Aphelandra squarrosa, commonly known as the Zebra Plant, is an evergreen perennial native to the Brazilian rainforests. The 'Zebra' name comes from its eye-catching striped foliage, while its Latin name describes the square-like way that the mature bracts form.
It was first officially classified by Christian Nees von Esenbeck, a German botanist, in 1847.
These plants can grow up to 3 feet (1 m) tall with a shrub-like spread. They take up to 5 years to reach their full size and need repotting around once a year in order to keep them healthy and help them grow.
Zebra Plants can sometimes be known to be temperamental - if given the wrong care they can start to grow leggy, and may even lose their leaves. However, with a bit of TLC, you'll be rewarded by beautiful foliage and bright yellow flowers. Its vibrancy makes these plants a wonderful addition to your houseplant collection.
These tropical plants are accustomed to the warm, humid conditions of the rainforest. These conditions can be a little tricky to replicate in your home, but it's important to try and do so in order to keep your Zebra Plant happy.
Most indoor environments are warm enough for the plant, but it's important that you protect it from drafts. Don't place it too close to anywhere that it may be exposed to cold air (such as A.C. units / vents or drafty windows and outdoor-leading doors) and also keep it away from heating sources. It may seem logical to keep a plant that likes warmth near to a heater, but this can actually cause the plant to quickly dry out, and Zebra Plants need moisture too!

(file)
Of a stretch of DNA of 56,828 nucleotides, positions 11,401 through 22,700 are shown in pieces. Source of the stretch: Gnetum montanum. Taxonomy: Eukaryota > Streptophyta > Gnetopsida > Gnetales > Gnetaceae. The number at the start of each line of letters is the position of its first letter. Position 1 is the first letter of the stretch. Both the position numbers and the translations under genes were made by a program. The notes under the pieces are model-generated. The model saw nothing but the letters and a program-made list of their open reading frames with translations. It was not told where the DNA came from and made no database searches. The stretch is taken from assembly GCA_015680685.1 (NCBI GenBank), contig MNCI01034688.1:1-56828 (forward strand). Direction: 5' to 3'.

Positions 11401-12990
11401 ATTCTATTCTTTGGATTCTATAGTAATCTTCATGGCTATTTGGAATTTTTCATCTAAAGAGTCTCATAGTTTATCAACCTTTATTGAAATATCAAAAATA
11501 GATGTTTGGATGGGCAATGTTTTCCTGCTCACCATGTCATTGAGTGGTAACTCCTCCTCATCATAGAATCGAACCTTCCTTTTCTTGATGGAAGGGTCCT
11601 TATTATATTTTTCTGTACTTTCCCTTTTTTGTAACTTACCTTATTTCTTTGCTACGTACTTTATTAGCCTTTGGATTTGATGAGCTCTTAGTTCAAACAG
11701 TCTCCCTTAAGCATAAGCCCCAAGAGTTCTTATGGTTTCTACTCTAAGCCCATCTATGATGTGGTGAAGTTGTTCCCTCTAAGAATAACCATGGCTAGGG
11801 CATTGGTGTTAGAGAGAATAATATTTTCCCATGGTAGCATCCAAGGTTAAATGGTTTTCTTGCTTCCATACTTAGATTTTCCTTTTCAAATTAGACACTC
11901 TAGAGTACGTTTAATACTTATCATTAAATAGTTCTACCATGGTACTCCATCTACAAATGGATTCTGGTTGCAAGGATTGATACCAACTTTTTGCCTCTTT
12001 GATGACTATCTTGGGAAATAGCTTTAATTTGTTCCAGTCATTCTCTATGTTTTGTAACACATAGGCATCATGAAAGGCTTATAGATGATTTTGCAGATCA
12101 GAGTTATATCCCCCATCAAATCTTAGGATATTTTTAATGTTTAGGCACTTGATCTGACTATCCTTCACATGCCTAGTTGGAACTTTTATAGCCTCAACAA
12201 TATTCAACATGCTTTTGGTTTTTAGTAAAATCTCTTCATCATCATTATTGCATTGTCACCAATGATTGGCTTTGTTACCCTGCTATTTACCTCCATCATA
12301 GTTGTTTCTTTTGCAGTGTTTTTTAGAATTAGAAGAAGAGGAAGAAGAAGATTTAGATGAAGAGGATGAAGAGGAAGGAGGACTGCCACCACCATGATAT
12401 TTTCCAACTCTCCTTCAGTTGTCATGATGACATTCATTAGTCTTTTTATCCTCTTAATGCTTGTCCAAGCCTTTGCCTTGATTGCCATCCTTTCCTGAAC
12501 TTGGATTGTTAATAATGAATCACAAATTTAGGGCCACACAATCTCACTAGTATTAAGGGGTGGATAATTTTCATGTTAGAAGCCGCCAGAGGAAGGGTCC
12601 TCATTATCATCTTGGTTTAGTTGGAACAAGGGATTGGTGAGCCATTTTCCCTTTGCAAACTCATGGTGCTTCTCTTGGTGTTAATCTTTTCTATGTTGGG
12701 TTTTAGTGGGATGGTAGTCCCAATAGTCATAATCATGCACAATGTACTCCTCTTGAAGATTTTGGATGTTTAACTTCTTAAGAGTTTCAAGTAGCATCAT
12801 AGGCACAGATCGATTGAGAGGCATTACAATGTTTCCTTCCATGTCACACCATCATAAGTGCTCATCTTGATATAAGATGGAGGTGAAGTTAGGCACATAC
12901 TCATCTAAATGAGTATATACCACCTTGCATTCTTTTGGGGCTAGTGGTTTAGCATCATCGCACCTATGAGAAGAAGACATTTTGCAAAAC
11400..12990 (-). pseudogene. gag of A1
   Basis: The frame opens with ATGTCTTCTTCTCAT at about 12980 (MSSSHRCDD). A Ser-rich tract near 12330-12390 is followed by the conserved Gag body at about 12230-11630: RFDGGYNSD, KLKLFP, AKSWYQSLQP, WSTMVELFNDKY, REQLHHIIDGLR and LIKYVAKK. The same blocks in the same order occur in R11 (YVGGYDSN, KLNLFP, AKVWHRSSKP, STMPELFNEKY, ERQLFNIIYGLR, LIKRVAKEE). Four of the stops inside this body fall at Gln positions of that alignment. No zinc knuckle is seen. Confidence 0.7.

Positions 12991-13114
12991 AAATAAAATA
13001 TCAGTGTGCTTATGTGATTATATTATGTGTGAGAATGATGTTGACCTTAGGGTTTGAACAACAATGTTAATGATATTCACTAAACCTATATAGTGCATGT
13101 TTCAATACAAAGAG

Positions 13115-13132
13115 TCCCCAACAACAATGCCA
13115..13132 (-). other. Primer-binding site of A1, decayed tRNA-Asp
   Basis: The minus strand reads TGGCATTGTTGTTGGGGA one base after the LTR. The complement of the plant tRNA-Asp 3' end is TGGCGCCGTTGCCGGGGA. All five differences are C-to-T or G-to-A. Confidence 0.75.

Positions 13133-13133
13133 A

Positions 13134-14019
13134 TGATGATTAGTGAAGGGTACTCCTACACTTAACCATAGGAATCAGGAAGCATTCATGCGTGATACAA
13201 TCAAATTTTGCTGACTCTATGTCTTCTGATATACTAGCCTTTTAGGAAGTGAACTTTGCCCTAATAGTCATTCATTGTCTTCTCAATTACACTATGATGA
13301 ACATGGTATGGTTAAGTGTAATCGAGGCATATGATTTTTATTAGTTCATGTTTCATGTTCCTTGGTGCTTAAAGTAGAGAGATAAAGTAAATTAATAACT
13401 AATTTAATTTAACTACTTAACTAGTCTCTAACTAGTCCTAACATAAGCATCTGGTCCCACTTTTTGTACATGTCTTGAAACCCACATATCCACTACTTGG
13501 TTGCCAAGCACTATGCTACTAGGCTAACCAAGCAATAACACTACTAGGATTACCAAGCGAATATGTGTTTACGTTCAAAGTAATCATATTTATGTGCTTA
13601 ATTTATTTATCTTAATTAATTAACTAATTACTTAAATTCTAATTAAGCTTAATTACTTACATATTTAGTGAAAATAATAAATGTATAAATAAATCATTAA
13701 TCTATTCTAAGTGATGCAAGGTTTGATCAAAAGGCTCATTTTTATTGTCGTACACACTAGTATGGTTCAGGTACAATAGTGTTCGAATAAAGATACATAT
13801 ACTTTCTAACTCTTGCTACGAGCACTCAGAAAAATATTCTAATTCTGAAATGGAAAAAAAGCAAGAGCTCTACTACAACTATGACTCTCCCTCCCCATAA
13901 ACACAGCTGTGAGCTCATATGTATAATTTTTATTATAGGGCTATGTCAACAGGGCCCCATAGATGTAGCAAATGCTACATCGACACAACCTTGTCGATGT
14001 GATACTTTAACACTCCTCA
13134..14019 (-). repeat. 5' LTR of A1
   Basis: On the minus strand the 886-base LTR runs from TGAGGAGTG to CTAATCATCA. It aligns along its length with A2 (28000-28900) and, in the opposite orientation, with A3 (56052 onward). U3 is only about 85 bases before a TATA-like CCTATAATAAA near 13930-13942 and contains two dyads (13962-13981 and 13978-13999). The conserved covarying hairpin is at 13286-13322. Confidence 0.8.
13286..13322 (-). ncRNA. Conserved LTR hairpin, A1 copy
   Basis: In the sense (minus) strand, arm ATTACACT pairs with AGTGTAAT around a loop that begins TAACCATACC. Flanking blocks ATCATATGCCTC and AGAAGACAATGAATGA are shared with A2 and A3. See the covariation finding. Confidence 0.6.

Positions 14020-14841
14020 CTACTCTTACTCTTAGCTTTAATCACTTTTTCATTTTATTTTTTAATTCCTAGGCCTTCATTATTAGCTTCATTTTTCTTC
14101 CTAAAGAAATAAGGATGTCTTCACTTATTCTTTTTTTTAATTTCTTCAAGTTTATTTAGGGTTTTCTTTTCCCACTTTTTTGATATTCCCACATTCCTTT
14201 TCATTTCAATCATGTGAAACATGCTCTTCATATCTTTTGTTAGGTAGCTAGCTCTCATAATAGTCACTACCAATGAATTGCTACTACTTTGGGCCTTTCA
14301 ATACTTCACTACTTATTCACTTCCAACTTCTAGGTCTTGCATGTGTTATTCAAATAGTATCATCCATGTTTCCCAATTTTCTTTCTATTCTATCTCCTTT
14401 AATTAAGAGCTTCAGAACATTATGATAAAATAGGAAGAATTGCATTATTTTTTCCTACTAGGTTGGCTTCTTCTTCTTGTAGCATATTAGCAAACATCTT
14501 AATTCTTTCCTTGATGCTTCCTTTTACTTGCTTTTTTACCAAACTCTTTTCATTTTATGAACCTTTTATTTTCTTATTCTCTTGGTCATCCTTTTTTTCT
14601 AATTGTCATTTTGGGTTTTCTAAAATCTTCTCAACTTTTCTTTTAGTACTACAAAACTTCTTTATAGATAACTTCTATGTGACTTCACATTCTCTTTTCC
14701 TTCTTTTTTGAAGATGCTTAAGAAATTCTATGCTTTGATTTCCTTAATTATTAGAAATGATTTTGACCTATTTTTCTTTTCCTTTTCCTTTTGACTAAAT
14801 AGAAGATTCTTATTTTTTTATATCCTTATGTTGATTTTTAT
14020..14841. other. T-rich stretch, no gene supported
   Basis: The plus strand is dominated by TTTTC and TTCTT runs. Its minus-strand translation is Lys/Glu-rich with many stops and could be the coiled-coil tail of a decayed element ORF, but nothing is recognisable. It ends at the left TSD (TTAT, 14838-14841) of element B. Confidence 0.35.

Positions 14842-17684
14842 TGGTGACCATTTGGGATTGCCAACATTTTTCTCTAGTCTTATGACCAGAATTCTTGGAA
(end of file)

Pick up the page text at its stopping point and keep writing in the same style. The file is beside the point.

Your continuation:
Maintain high humidity by regularly misting and setting up a pebble tray for your plant to sit on. Make sure not to let it get too wet, though. Zebra Plants don't like too much water - overwatering can cause leaf drop. Try to keep the soil moist to the touch, but never waterlogged, as this can cause the plant to develop root rot. You may also want to water your plant using rainwater or distilled water, as Zebra Plants can be sensitive to the hard water found in taps.
These plants produce pretty but short-lived flowers during the summertime. However, the yellow bracts can remain for months even after the flower it housed has died off. Note that it's important to provide a dormancy period over the colder months in order to encourage flowering the next year.
During dormancy, the plant can be kept cooler than usual, and should also be given less water and less light. Too much light during the winter may lead to sun scorch and, in conjunction with reduced watering, dehydration. Unlike the necessary maintained moisture during the growing season, the soil can be allowed to dry out during the dormancy period.